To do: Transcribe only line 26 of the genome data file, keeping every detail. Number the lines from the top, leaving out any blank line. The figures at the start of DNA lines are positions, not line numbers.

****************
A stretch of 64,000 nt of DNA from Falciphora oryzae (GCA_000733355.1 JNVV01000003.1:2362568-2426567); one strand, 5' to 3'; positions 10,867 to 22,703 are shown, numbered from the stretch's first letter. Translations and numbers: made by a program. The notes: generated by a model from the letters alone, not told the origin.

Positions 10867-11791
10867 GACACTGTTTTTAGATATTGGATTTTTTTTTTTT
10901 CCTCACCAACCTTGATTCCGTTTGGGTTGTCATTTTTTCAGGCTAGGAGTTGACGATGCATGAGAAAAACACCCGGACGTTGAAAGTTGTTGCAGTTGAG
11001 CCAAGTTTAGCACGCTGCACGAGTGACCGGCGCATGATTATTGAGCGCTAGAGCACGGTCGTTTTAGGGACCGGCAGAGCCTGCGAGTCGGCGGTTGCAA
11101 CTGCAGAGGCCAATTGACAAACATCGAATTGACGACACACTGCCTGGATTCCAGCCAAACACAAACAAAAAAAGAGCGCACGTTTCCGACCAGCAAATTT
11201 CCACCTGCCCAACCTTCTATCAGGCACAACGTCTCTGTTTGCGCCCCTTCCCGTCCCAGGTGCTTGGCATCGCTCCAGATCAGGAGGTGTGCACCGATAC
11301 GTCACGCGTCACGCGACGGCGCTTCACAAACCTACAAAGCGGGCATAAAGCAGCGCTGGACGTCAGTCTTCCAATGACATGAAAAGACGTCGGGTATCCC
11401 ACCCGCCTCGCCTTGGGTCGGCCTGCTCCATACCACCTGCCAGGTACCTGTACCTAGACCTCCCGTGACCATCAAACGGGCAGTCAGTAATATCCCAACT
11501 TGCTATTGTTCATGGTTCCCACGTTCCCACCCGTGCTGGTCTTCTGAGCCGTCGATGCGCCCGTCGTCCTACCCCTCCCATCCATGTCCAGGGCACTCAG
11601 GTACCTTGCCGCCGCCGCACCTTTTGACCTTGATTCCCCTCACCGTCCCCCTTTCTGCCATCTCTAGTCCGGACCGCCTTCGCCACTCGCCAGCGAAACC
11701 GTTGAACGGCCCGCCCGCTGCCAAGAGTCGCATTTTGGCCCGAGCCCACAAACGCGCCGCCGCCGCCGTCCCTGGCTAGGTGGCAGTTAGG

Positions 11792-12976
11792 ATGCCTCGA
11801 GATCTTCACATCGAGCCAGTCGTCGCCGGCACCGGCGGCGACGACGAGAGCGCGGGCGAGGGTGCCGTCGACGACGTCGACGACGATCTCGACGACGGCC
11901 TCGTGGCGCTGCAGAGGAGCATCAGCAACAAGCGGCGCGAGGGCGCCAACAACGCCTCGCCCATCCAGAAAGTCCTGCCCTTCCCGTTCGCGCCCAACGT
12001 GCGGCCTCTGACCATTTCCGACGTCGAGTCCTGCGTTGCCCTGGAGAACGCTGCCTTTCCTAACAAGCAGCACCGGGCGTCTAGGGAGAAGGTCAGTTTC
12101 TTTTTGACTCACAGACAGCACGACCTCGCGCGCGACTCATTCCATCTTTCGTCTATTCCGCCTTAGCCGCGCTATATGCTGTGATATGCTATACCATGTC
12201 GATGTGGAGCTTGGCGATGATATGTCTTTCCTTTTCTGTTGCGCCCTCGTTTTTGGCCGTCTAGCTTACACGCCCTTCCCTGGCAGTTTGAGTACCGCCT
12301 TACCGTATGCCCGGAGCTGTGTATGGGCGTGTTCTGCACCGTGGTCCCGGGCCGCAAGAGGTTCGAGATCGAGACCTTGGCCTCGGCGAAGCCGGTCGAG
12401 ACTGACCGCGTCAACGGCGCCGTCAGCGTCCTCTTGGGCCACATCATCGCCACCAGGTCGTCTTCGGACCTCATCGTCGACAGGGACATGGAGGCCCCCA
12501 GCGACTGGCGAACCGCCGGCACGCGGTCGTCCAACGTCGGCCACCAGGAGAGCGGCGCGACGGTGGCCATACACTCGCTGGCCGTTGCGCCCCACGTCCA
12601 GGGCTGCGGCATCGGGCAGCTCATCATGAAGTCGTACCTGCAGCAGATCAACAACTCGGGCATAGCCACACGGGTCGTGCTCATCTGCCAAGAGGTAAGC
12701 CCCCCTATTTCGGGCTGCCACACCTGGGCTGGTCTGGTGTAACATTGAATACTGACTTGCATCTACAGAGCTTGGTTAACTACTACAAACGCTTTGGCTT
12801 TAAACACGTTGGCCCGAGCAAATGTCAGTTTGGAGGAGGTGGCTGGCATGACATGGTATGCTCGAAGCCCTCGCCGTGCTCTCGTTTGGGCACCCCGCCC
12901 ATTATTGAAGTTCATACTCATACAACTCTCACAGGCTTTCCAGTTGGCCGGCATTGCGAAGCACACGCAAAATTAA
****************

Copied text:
12901 ATTATTGAAGTTCATACTCATACAACTCTCACAGGCTTTCCAGTTGGCCGGCATTGCGAAGCACACGCAAAATTAA